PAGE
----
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I’m wary of fads or help-yourself-models that promise to change one’s life substantially. However, sometimes these self-help suggestions (or parts of them) include strategies or ideas that resonate with me as they do with most people, and it’s more about the way the suggestions are packaged (a “one size fits all” suite on offer) that is off-putting. One such eye-catching suggestion was presented in an article that I read a little while ago: that of culturing a growth mindset over a fixed mindset. The article summarized the work of Stanfords’ Dr Carol Dweck, a psychologist who is interested in the potential that our belief systems have to contribute to our success.

The reason this particular idea sparked my interest is because over the past year or so, I’ve been thinking about what learning really means in both my personal and professional capacity and have been exposed to a number of concepts that seem to point in the same direction (those who have read my other blogs will recognize the sentiment that follows): things are complex and as a result, it’s okay to admit that we don’t know everything. This position necessitates humility and constant reflection to be sure we really are learning and trying to move things forward authentically instead of manipulating our words to create narratives that suit the needs of others, be it our peers in our personal lives or some kind of auditing body (e.g. funders) in the research and development professional world. Often, we too prefer to tell ourselves a narrative that presents us in a more appealing light instead of being completely honest with ourselves about areas of our lives that need work.

The article I read led me to a few other articles on the same topic of the growth mindset, and how this concept has become somewhat of a revolution in scientific research. The idea is rather simple: let’s move away from trying to prove and present an idea of ourselves, and focus on what we are really doing. Dweck writes: I’ve seen so many people with this one consuming goal of proving themselves — in the classroom, in their careers, and in their relationships. Every situation calls for a confirmation of their intelligence, personality, or character. Every situation is evaluated: Will I succeed or fail? Will I look smart or dumb? Will I be accepted or rejected?

The fixed mindset, which seems to still dominate the world despite suggestions of the growth revolution, has been shaped by many variables, from global pressures related to development and economic growth, through to national scale policy and budget cycles, and down to organisational expectations and personal pride. We have viewed the world as a complicated space, with issues that can be solved through detailed plans and strategies that include long-term targets, and we endeavour, above all else, to achieve these targets. This attitude doesn’t provide much room for creativity and hinders the development and application of a context-specific and relevant approach to problem solving and moving forward.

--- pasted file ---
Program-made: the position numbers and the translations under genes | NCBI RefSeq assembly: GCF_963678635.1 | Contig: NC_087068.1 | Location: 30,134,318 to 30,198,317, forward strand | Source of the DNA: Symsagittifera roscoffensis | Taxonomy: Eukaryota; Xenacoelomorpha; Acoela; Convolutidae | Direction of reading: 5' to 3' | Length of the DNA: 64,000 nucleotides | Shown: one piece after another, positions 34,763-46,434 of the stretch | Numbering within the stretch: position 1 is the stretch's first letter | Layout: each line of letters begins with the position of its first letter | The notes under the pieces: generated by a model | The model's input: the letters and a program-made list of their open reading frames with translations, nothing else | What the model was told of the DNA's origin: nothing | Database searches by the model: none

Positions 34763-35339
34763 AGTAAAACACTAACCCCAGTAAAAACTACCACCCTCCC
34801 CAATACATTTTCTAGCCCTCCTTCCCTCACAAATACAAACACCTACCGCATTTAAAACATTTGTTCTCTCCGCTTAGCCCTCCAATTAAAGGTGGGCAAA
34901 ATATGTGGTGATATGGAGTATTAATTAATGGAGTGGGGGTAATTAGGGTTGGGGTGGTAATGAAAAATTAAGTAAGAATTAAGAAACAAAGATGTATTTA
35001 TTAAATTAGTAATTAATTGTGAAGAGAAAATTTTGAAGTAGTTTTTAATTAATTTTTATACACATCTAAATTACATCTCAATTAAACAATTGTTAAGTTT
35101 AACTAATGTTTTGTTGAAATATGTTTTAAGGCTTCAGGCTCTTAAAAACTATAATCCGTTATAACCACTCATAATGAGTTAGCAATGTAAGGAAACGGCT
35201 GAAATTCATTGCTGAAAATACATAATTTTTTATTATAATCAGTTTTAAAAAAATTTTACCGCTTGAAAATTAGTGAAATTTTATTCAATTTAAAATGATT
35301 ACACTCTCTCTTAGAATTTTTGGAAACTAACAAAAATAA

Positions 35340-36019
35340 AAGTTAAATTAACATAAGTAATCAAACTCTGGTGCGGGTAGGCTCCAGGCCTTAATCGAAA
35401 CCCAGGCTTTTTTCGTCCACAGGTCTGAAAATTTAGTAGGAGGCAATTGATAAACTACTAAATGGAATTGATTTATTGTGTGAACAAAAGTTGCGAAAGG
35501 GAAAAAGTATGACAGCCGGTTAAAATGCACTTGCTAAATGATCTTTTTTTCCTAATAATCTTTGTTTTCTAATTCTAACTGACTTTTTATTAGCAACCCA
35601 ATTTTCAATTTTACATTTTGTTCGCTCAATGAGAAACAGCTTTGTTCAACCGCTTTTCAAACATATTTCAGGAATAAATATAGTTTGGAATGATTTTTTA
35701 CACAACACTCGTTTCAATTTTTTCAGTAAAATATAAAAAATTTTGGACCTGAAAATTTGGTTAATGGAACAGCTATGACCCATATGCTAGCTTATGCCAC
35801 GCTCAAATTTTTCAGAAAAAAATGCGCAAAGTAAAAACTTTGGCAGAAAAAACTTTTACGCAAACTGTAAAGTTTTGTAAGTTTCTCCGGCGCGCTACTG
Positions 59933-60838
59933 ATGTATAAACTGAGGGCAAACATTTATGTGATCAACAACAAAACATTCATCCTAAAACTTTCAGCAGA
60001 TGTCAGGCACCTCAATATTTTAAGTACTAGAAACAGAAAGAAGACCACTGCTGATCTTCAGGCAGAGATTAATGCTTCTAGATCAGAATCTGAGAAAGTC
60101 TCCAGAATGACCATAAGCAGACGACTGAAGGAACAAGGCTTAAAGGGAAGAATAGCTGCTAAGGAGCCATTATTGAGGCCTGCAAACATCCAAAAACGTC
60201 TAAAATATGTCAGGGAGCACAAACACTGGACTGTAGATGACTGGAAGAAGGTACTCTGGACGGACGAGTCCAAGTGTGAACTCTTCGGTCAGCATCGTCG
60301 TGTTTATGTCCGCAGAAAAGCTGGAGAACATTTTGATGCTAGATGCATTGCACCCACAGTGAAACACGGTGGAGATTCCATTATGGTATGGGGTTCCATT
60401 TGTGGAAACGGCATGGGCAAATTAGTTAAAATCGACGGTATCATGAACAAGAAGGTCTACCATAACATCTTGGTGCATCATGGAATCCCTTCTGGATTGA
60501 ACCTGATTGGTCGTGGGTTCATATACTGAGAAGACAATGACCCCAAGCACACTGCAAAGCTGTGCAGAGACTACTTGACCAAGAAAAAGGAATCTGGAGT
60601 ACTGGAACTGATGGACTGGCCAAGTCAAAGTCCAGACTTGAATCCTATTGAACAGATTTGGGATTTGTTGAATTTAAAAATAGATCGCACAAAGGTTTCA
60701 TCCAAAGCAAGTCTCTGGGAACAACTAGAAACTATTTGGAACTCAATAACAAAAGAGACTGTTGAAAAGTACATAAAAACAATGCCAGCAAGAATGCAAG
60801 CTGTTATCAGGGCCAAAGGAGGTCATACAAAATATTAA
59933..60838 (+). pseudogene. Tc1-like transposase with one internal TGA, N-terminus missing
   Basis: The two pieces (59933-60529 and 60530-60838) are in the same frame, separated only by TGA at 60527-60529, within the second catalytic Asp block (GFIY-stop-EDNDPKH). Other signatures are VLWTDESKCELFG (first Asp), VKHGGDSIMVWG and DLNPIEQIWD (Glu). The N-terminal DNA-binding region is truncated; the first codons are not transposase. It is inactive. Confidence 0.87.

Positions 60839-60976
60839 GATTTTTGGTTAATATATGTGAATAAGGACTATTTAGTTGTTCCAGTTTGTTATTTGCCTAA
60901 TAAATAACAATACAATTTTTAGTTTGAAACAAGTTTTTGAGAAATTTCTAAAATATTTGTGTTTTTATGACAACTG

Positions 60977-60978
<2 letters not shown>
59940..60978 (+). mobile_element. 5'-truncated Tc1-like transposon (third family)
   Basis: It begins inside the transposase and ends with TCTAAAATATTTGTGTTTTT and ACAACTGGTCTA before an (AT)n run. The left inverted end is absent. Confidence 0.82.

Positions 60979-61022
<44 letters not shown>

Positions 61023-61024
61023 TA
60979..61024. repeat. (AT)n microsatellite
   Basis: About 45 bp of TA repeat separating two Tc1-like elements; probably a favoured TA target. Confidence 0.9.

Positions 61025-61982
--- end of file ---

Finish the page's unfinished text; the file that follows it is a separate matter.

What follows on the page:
To quote Maria Popova, authoress of the article that originally sparked my particular chain of thoughts on the growth mindset: At the heart of what makes the “growth mindset” so winsome, Dweck found, is that it creates a passion for learning rather than a hunger for approval. Its hallmark is the conviction that human qualities like intelligence and creativity… can be cultivated through effort and deliberate practice. Not only are people with this mindset not discouraged by failure, but they don’t actually see themselves as failing in those situations, they see themselves as learning.

I am fortunate to be working with a team of particularly humble and inquisitive people in the FRACTAL project, and the sentiments of the growth mindset have somewhat laid the foundation for our objectives. This foundation is something along the lines of: climate scientists can’t provide all the answers when dealing with the complex issue of climate-related changes, especially in a complex setting of urban development on the complex continent of Africa. Scientists need to work together with government officials and other practitioners, bringing together different types of knowledge in an honest manner to co-produce knowledge that will hopefully influence policy, decisions and resilient development in southern African cities. The questions need to be articulated at the beginning of the co-production process with all the aforementioned people, and iteratively revisited with these stakeholders to produce an answer that will contribute to solving the climate-related and development problems that we face. This iterative and humble approach is also being fostered within the FRACTAL team to be sure we reflect and honestly capture lessons learned that will positively benefit this project and others going forward.

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